Dorothea Wight sadly passed away in May 2013. She is survived by Marc, and their two children, Tamar and Aram. Marc Balakjian (b.1940)
Dorothea Wight, Cotyledon, 1974, mezzotint, courtesy the Estate of the Artist
Much of Dorothea’s work is inspired by her memories of the Devon countryside, and her longing for the freedom of that landscape, as a contrast from inner city life. Rolling hills are often presented as seen through a London window sill, where she experiments with light and the changing seasons and times of day, depicted through different window frames, curtains and blinds. As well as her own work, and running Studio Prints, Dorothea also taught at Morley College in London, the Royal College of Art, and the Cambridge School of Art, amongst others, and exhibited widely in the UK and internationally. Her work has been collected by many public institutions such as the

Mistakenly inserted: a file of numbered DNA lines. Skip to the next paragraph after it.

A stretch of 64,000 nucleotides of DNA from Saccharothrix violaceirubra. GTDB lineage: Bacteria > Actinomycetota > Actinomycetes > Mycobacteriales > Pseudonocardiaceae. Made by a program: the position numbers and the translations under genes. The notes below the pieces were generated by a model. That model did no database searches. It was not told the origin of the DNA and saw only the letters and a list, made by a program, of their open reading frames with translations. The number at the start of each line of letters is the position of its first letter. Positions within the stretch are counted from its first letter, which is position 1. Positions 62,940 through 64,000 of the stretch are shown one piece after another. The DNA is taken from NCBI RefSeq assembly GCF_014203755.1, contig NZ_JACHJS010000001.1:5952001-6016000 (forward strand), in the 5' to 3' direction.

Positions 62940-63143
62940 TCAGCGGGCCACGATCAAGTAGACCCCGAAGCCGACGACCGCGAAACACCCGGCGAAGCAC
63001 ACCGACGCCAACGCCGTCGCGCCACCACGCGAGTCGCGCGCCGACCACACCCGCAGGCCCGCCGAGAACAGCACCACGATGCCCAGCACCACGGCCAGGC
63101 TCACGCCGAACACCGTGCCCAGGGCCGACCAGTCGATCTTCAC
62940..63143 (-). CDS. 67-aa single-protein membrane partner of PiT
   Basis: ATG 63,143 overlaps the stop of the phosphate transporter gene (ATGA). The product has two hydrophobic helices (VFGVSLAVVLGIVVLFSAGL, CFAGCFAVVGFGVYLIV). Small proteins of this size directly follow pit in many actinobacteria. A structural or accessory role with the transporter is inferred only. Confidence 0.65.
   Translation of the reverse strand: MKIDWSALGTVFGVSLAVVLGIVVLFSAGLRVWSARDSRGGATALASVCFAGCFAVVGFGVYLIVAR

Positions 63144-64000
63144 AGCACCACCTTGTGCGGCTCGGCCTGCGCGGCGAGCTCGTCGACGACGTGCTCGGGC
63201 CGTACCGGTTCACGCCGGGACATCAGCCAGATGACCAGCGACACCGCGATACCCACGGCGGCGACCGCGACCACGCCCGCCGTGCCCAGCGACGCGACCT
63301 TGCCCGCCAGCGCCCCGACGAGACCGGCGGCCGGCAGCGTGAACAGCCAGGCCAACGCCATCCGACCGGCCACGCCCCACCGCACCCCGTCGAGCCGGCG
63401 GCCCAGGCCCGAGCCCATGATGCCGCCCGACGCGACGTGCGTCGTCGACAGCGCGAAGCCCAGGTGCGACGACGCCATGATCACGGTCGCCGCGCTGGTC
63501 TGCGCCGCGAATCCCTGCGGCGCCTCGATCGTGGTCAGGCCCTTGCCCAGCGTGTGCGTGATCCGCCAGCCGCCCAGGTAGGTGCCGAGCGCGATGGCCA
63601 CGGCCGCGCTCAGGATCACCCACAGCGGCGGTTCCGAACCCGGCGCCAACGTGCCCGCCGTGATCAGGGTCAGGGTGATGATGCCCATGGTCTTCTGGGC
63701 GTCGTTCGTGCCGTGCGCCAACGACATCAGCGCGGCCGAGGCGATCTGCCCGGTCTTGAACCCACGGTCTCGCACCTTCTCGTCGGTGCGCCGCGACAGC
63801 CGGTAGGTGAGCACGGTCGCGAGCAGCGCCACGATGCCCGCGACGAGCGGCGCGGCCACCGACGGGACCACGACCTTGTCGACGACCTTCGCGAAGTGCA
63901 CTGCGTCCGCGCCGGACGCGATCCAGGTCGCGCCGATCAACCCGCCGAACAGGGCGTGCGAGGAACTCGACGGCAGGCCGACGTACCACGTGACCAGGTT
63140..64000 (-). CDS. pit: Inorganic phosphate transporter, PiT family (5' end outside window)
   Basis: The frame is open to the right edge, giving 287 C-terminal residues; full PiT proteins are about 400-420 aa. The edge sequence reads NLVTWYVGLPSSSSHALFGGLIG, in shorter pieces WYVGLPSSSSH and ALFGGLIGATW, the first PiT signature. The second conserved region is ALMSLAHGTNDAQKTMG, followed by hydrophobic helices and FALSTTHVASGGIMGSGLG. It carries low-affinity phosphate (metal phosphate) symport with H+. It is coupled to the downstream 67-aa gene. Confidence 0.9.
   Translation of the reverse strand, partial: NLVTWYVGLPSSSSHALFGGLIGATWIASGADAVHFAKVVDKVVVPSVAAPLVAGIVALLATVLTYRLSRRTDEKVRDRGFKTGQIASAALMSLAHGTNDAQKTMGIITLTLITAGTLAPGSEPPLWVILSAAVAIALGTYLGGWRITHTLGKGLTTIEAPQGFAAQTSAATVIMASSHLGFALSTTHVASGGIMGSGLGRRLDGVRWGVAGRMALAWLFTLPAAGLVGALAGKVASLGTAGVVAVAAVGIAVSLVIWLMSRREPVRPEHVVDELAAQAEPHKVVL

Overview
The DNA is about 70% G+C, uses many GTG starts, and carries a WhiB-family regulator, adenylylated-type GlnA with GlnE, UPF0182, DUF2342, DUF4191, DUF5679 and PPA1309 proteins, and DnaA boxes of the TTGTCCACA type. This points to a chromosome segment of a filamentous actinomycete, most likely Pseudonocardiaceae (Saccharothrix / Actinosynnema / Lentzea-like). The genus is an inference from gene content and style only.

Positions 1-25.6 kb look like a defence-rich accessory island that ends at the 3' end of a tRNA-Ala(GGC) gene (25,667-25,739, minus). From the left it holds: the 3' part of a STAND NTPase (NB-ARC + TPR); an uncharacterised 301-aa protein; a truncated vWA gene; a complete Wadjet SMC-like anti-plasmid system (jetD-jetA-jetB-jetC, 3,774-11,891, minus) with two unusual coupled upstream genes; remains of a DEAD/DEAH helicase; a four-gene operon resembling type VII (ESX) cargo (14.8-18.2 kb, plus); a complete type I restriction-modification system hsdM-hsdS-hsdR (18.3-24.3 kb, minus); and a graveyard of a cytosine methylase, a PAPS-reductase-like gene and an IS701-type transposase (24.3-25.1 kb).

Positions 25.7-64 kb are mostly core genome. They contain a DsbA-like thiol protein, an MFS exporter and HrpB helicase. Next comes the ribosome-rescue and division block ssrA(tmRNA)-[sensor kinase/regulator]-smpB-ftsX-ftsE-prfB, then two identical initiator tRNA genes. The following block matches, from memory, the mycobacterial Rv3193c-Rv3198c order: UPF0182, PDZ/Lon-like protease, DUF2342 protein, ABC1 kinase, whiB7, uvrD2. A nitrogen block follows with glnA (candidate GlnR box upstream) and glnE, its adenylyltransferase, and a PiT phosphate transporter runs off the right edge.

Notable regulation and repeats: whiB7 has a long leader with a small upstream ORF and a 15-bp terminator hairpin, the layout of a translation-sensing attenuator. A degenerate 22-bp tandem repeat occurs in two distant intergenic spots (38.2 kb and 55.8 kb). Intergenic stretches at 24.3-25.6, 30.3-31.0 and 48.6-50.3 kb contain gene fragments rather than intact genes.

Armenian by descent, Marc Balakjian was raised in Lebanon. His parents were survivors of the 1915 Armenian Genocide. He spent his early years in the small town of Rayak, next to a French military airbase, before moving to Beirut at the age of ten. He came to England in 1966, to study architecture with a firm in Oxford. After working there for a year as an architectural draftsman he decided to study Fine Art, and from 1967 to 1970 studied painting at Hammersmith College of Art (where the fees for international students were more affordable than some of the other colleges). He then took up a postgraduate degree in printmaking at the Slade School of Art in 1971. After graduating from the Slade, Marc began working at Studio Prints in 1973, just as it was establishing itself in Queen’s Crescent. At this time he concentrated on making his own work, until 1976, when due to the growing demand he began offering problem solving technical help for developing other artists’ prints.